Aug 16, 2015 12:31 PM

SNHU to offer new program for veterans seeking careers in IT

MANCHESTER - Southern New Hampshire University has announced a new partnership to provide education, professional certification and job placement for military personnel through a new undergraduate information technology program.

"For many veterans, getting a college degree represents a very great change for them and opens up new possibilities,” Paul LeBlanc, president of the university told the Union Leader. “We’re leveraging the discipline, skills, and work ethic (military personnel) have, and then giving them the skills and expertise in Oracle database administration so they can have a new career.”

The new partnership involves the university, Warrior Transition Technology Training (WT3), an organization dedicated to providing returning service members with a path to education, certification and job placement in IT careers, and Oracle Academy, an IT educational company that provides software, curricula, support and certification resources.

Students participating in the partnership will be enrolled in a new undergraduate database administration concentration within the Bachelor of Science Information Technology (IT) program.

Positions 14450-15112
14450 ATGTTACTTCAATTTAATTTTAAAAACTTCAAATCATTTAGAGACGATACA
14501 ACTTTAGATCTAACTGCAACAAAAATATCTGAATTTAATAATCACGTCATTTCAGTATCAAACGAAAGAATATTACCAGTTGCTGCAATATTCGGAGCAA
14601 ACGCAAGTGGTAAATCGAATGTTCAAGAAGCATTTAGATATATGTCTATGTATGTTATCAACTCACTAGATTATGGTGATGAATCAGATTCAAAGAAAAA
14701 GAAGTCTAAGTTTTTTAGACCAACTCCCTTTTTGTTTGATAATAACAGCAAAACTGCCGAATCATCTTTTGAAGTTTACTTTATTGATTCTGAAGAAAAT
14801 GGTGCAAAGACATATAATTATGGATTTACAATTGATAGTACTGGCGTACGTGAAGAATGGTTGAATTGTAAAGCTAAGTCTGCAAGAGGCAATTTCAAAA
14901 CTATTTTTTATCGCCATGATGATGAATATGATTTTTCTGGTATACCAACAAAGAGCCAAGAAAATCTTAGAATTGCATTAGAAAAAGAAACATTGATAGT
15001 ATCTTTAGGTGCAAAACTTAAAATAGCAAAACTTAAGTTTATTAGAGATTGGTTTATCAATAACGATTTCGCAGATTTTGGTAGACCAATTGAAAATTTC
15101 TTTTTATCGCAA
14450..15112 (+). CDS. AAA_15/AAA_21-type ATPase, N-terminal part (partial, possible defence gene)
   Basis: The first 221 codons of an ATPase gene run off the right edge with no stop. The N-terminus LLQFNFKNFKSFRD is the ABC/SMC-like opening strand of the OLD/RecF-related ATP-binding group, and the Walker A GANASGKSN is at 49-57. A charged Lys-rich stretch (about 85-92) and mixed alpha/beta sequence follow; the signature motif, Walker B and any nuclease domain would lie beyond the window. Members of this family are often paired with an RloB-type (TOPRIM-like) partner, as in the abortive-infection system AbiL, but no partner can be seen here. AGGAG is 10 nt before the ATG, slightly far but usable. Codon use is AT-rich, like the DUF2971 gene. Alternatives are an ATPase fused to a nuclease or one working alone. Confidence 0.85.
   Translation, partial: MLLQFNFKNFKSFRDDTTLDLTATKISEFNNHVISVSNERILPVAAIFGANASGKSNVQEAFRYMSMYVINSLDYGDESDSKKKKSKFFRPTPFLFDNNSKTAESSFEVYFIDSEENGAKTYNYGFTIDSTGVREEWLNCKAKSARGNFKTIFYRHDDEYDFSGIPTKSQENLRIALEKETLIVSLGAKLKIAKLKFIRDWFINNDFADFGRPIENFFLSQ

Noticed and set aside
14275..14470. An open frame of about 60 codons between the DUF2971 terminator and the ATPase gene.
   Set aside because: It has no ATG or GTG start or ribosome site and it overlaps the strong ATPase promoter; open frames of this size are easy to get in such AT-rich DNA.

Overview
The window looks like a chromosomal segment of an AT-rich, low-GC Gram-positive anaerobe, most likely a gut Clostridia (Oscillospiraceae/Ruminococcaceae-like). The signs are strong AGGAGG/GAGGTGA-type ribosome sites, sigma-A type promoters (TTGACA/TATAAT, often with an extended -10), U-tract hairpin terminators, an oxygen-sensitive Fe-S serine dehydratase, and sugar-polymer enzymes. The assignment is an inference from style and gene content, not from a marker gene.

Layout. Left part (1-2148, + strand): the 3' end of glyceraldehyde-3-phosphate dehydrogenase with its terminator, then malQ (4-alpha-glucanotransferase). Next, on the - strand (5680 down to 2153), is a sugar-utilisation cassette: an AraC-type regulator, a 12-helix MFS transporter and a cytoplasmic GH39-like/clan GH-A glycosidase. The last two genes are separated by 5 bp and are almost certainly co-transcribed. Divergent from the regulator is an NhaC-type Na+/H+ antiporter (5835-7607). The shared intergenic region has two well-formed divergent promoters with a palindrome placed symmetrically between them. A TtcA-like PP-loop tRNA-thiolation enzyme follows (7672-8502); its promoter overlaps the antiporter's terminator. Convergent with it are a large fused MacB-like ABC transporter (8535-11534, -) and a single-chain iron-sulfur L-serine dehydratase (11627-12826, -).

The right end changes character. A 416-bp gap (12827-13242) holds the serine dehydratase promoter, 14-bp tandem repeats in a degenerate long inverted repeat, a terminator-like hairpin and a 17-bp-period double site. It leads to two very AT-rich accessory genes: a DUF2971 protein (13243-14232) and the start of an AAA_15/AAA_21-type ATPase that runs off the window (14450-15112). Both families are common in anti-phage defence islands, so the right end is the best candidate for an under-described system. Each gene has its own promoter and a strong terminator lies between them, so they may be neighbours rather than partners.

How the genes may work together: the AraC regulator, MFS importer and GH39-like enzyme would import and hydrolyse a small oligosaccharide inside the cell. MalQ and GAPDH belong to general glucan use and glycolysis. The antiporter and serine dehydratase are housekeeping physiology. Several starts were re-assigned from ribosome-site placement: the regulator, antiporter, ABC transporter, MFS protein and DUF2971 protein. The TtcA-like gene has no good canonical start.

The concentration, which is also available to civilians, focuses on the development, implementation and administration of database systems as well as providing an understanding of database languages, according to the university.

Participants will use materials from Oracle Academy and, in addition to earning a bachelor’s degree, can sit for three exams to become an Oracle Certified Professional in database administration.

WT3 will provide military students with career guidance, will pay for the certification exams and help military graduates find jobs.

WT3 cofounder Chris Nichol said this program is a great match for military veterans and current servicemembers.

“A lot of these folks coming out of the service have mechanical and technical capabilities, maybe not IT experience necessarily, but have worked on missile systems, replaced boards on robotics systems, and (that experience) lends itself to this work,” Nichol said.

He praised the university for their interest in developing programs that meet the needs of veterans.

“They’ve really gone out of their way to develop a program that cares about the veterans, and cares about the active military in ways that other universities haven’t made happen," he said.


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